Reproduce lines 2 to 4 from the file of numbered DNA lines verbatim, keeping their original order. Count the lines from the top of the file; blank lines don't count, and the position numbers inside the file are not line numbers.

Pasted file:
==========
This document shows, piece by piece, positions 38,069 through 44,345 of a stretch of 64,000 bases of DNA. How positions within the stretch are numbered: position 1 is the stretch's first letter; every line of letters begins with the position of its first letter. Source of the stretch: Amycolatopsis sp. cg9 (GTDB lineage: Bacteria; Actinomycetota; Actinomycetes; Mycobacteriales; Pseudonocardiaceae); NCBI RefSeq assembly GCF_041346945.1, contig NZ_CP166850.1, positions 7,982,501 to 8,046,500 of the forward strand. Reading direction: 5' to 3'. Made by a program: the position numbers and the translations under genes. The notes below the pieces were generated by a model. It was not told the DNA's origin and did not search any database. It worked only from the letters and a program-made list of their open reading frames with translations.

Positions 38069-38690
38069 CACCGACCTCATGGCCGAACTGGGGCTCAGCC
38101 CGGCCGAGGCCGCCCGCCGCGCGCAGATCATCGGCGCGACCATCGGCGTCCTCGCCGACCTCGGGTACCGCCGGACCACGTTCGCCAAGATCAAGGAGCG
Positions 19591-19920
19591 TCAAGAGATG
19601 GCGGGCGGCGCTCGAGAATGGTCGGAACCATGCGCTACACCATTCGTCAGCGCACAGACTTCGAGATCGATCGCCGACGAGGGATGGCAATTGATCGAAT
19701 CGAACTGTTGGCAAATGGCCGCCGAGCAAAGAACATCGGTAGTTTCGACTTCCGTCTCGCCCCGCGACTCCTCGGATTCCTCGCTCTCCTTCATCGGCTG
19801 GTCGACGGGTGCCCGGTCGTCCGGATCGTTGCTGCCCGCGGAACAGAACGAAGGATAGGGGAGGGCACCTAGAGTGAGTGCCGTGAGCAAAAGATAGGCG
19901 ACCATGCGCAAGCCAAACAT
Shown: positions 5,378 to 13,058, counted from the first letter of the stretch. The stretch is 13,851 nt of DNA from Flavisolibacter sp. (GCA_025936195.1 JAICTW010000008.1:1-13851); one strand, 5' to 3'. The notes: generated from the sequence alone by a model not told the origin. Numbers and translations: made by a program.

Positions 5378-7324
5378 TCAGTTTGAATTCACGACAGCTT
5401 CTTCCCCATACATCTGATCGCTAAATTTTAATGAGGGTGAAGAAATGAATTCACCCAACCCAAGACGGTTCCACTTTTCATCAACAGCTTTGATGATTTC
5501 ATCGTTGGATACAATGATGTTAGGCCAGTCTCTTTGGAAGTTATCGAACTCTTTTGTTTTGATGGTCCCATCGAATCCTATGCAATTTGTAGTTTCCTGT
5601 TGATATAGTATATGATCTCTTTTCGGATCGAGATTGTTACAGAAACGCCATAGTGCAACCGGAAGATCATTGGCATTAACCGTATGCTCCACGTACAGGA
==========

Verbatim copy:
Positions 38069-38690
38069 CACCGACCTCATGGCCGAACTGGGGCTCAGCC
38101 CGGCCGAGGCCGCCCGCCGCGCGCAGATCATCGGCGCGACCATCGGCGTCCTCGCCGACCTCGGGTACCGCCGGACCACGTTCGCCAAGATCAAGGAGCG